4. Elvis Capone

    Ha, ha. BEAN WORLD. I like to eat beans without chewing. Later, using my vast muscle control, I expel them, slowly, one at a time. Splash. Splash. Splash. Etc.

  5. Joey Fabulous

    Preach it brother! Smoking sucks.

  6. Rudy Panucci

    B and Nicool–

    First, thanks for taking the time to respond.

    I do feel that both of your are missing a major point–if you are a licensed bar owner, part of the terms of keeping that license is agreeing to abide by the laws and regulations governing your business, particularly those of the health department.

    Bar owners ignored the heavily-publicized public hearings concerning the smoking ban when it was merely a proposal. They missed their chance to object before it became the law of the land. Now it’s a health regulation, and to operate lawfully, bar owners must respect it.

    As for smoking being a legal activity…it is legal, but that doesn’t mean it isn’t able to be restricted. It’s legal to shoot a firearm. To follow the letter of the law you have to do it at a firing range, or during hunting season, but it is a legal activity. There are sensible regulations that make it illegal to shoot a firearm in the wrong place, like in church, or at school.

    Likewise, the law of the land now is that smoking is not permitted at almost any indoor public place. That includes bars. This became law by the same process that food inspections at restaurants became law. There is a solid constitutional mechanism in place for it, and that process was followed to a “T.”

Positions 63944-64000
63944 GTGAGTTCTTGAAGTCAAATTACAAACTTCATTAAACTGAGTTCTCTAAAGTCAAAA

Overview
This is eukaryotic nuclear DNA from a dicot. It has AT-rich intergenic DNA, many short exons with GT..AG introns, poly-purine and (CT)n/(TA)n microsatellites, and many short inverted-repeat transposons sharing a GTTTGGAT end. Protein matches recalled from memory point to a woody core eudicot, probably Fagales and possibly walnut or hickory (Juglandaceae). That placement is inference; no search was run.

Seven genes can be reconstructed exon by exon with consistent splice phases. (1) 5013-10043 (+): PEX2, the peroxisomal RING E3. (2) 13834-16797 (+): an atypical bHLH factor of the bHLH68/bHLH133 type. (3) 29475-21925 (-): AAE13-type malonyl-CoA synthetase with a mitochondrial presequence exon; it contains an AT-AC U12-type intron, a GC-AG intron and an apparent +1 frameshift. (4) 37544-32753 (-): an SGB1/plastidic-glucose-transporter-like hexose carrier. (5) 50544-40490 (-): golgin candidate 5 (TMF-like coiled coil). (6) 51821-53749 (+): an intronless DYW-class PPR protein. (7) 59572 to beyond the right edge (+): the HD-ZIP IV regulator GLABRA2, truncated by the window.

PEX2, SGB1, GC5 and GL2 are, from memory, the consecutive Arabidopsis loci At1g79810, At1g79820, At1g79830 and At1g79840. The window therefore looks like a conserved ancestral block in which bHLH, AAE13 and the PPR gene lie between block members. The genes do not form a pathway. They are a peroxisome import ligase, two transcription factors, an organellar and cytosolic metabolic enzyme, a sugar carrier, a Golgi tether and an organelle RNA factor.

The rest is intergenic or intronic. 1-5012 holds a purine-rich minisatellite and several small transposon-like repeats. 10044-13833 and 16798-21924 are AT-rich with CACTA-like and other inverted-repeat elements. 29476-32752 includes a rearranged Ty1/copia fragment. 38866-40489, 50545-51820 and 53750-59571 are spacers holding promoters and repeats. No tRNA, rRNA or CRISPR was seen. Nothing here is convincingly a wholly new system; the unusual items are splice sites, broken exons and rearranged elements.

Suggesting that the non-smoking 70% of the population of this state be deprived of the right to enter a public place without putting their health at risk is simply childish and selfish. It’s the reason that much of my piece was written in such a tongue–in-cheek histrionic tone. I was mocking the grand libertarian protestations of people who think they’re entitled to smoke where ever they please–the rest of us be damned. It isn’t a rights issue. It’s a matter of health.

    If you’re going to be silly enough to argue that a business owner should be free to allow any activity that is legal anywhere to take place in their establishment, regardless of other laws that govern the same issues, then I can’t really deal with you and keep a straight face.

    Oral sex is legal, but any bar that allowed its patrons to indulge in that legal behavior would be shut down almost instantly. 

    There is a loophole, one that I don’t think should be closed. If a business earns 80% of their revenue from tobacco sales, like The Squire, for instance, then they can allow smoking inside.